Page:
The mission, then, is where the tight focus comes in. The Esoterrorists sells a very specific session structure, where the characters are called into the location of some supernatural hinky stuff, given a briefing by Mr./Ms. (or Mx., I suppose, but this is from 2013) Verity, and then it’s off to find leads, follow them, probably get into a fight with the other guys, follow some more leads, have a final confrontation, and then sweep everything under the rug so that people can sleep at night.
A really, really strange read.
The book also has another campaign frame, “Station Duty”, written by Gareth Ryder-Hanrahan, where the OV agents set up a watch station in a small town, and set about unravelling its larger mysteries together with some locals. It’s suggested that the local characters be built using the rules of Fear Itself, a game that I understand is a lot more about running away than shooting back. It’s a very evocatively written chapter, and I like the format of its presentation. The town is very much fleshed out yet given to the GM and the players to develop, and the gallery of NPCs is each written up as a potential victim, someone influenced by the Outer Dark, and as a full-on Esoterrorist.
The Esoterrorists is very light on mythology, though it clearly has Call of Cthulhu in its DNA (but then, which horror RPG doesn’t?). In addition to Health, agents also have Stability, and when Stability runs out, madness follows. The rules for mental disorders are funky. For instance, if the agent gets afflicted by selective amnesia, the group together comes up with a new fact from the agent’s life, such as a marriage, that the PC has now forgotten.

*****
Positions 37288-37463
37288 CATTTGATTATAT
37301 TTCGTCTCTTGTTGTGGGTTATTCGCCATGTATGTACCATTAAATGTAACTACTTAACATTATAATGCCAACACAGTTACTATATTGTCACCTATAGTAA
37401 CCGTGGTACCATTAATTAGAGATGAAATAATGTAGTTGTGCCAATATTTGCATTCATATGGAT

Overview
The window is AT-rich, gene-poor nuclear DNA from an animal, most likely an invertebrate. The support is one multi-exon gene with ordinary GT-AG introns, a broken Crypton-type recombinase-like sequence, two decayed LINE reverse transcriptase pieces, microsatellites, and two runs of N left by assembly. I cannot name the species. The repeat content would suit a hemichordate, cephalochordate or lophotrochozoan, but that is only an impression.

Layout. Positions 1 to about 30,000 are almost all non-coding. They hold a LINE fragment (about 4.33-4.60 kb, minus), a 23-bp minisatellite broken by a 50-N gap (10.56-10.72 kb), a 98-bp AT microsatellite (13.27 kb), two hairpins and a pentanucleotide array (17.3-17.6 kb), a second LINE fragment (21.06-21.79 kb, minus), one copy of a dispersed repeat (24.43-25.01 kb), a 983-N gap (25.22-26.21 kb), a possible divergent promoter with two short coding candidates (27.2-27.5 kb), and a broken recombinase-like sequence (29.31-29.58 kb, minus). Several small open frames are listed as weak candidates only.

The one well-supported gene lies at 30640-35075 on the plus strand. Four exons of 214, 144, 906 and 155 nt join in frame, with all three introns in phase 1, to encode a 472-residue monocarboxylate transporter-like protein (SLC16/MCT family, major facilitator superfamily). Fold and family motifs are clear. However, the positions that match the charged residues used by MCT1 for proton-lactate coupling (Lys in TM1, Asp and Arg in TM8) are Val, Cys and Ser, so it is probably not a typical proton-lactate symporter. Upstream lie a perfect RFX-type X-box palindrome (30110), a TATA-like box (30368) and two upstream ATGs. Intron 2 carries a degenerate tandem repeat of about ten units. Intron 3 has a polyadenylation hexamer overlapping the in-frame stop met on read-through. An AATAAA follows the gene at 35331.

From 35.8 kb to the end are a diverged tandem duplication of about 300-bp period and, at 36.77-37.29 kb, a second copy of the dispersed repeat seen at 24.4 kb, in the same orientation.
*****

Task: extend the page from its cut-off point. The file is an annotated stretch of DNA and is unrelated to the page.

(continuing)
That kind of thing is possible because of the tight mission focus, moderate to high lethality, and fast character generation. Characters are liable to be whipped up quick and enter play without an extensive backstory, and get to work fighting crime. There is a system for dependants and pillars of stability, but it is not very fleshed out. The focus also makes the game look ideal for convention games.
Though the Lovecraftian influences are clearly there, The Esoterrorists is also very different in its aesthetics. Where Call of Cthulhu is all about the nameless horror, indescribable creatures, and the slow erosion of sanity as you discover that everything you thought you knew about the world is not just wrong but also that you being wrong is meaningless, The Esoterrorists is more about highly-trained individuals with a hard, scientific world-view engaging with definable and classifiable horrors that will eviscerate you and then wear your skin for a suit. It’s a graphic, gory horror that does not suggest things. It shines a cold, bright light on the chunky salsa so the forensic pathologist can get to work.
No game is for everyone, which goes double for horror games, but The Esoterrorists looks like an accessible and elegant piece of work, once you wipe off all the blood.